(No.2, Vol.5,Mar-Apr 2015 Vietnam Heritage Magazine)
Clau Nam and his family in bark clothes. Photo: Nguyen Thanh
Making bark clothes.
Photo: Tran Tan Vinh
Made from trees, this unique protection is still used today
Since the times of legends, the Co Tu in the mighty mountains of Truong Son have been using bark as body armour to fight bad weather, beasts and enemies. Bark armour is a unique feature of this ethnicity.
Today, it can only be seen in the harvest and buffalo kill festivities of the highlanders, and that quite rarely. But once upon a time, it was almost the daily wear of Co Tu men-warriors in their quest for food and peace.
We went up to the Vietnam-Laos border in Tay Giang District, Quang Nam Province, to look for Co Tu bark armour, if any could be found. Po Ning Village of Lang Commune hung mysteriously between heaven and earth, among clouds.
Clau Nam was sharpening his arrows and spears to prepare for the village feast. Clau Nam is one of the most respected elders along the Tay Giang border area. His words are wisdom itself to everyone. He is also a legendary warrior from the Tay Giang wilderness.
Talking about his people’s armour, Nam’s eyes brightened. His 83-year-old legs are still strong and his eyes sharp. He is still roaming his mountains and forests every day to hunt, barefoot and wearing his body armour.
‘This bark is very strong. Arrows can’t pierce it, claws can’t tear it. It’s the heaven’s blessing for the Co Tu for our hunting in the forests,’ the elder Nam says as he puts on his armour, which has accompanied him almost all his life.
The decades-old bark tissues are strong as new. Old Nam said, ‘Each and every bark coat is cherished by the villagers, because they are the recorders of history and legends of the past. Sitting still in ambush, it makes a warrior look like a rotten log. It even has great detoxifying power to protect our men from poisonous arrows of the enemies.’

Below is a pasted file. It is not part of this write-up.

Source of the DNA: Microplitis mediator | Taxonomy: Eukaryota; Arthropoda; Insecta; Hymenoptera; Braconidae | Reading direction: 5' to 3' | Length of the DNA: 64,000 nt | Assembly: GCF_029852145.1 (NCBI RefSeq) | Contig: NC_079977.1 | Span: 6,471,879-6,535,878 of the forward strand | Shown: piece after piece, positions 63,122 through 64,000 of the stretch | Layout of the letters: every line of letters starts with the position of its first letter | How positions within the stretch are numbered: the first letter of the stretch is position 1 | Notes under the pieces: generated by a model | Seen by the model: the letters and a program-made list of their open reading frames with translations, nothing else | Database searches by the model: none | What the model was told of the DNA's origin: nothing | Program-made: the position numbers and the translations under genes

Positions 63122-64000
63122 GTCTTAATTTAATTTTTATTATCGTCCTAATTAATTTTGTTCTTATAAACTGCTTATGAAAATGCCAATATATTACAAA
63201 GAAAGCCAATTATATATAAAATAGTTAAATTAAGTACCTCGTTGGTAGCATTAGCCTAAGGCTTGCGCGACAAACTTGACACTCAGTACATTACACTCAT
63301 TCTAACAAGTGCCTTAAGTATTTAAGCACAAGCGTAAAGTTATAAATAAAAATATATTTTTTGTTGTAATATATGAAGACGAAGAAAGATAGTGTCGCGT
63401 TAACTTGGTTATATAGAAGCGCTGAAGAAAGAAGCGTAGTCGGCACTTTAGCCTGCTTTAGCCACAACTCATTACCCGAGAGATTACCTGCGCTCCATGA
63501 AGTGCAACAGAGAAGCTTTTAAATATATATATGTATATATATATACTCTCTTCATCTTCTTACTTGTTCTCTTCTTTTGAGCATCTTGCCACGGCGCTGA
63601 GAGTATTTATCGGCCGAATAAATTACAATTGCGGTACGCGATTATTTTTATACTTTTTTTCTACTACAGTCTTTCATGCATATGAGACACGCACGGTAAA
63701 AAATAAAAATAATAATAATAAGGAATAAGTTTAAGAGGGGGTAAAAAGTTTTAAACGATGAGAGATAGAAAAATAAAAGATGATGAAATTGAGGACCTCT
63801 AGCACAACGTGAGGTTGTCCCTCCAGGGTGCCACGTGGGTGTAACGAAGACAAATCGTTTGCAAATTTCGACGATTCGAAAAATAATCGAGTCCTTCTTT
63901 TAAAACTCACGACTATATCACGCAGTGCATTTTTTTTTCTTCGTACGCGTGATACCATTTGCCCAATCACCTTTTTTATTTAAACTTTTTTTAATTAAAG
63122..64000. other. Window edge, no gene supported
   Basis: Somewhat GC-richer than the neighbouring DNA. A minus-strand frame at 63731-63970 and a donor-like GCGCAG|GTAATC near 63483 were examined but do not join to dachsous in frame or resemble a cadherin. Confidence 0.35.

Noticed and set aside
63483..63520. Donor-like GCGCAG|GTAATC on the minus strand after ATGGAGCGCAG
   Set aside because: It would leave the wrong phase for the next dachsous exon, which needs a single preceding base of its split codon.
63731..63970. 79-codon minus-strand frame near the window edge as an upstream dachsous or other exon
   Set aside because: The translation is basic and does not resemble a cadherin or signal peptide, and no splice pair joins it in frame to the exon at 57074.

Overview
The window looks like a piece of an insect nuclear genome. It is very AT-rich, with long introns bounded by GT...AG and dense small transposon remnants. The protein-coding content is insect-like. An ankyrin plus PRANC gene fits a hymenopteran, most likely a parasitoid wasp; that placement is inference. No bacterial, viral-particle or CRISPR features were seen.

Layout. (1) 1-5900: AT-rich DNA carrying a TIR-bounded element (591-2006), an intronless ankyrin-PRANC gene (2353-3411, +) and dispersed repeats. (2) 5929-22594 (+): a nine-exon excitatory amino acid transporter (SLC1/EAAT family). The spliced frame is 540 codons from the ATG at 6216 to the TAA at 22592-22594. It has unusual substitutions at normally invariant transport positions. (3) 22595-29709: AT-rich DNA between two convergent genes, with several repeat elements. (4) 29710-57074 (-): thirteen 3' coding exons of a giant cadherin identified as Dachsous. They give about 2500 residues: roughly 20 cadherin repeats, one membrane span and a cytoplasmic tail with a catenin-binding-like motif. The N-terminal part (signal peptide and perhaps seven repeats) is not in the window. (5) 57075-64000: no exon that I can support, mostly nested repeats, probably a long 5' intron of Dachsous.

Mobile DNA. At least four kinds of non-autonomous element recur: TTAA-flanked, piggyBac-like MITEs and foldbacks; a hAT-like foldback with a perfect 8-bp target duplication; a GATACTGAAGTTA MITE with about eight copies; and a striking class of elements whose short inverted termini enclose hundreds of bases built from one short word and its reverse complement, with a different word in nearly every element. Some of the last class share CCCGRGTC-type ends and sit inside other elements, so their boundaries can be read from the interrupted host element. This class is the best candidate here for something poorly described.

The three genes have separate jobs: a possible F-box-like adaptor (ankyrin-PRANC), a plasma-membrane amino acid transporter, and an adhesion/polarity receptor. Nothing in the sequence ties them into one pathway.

In Po Ning Village, people still remember sagas from the French-Vietnamese War. Camouflaged in their bark armour, Co Tu men took down French soldiers with their poisonous arrows, forcing them to retreat in panic. The bark, along with bows and arrows and spears, has done its part to help protect the mountains and forests against the enemy’s modern weapons.
Old Nam couldn’t help being fascinated by the wisdom of his Co Tu ancestors, who devised this strong armour. Among the forest’s trees, Tr`rang, T’cong, T’ Dui, and A muot are used the most, because their bark is tough and durable. Especially the Tr`rang bark, which lasts for decades without tearing or rotting.
But because these trees usually grow only at the source of the Lang River, it takes much effort and time, sometimes weeks, to obtain.
Making the bark armour is a job for Co Tu men. First, they have to scour the mountains to find the trees, and only trunks the size of an average man’s torso are chosen. They cut two lines around the tree and use sticks to evenly beat the bark between the lines until it detaches itself from the wood inside.
The collected bark is then boiled, kept in water, dried and woven by strong hands into coats. But the Tr’rang’s bark has to be left the way it’s been taken from its trunk and sewed into a wearable form. It takes a Co Tu man almost a month to make his own armour.
A piece of bark. Photo: Tran Tan Vinh
Old A Lang Pech, a childhood friend of elder Clau Nam, said that the armour is the symbol of maturity and dignity that every young Co Tu man dreams to possess. Tr’rang bark coat feels warm in winter and cool in summer, and its odour drives away mosquitoes and leeches. Moreover, it is believed that Tr’rang bark coat makes you invisible to the beasts. However, this tree is very rare. There are only two trees left up the Lang River.
Old Nam said that Co Tu people don’t exhaust the mountains and forests. They only take the bark in summer, so the tree’s wound heals quickly and in autumn, the tree would be covered with new bark. It’s also the time when the bark is clean and quick to dry. That’s why the two Tr`rang trees can still supply enough bark for Po Ning villagers.
Elder Nam pulled out aged bark armour for the family to wear to demonstrate to his guests. In the upcoming festive events, the whole village will put on this armour to revive the scenes of ancient warriors fighting ferocious beasts and enemies to defend the people’s livelihood and peace.
* The Vietnamese version was printed on 2 November, 2014 on the Tien Phong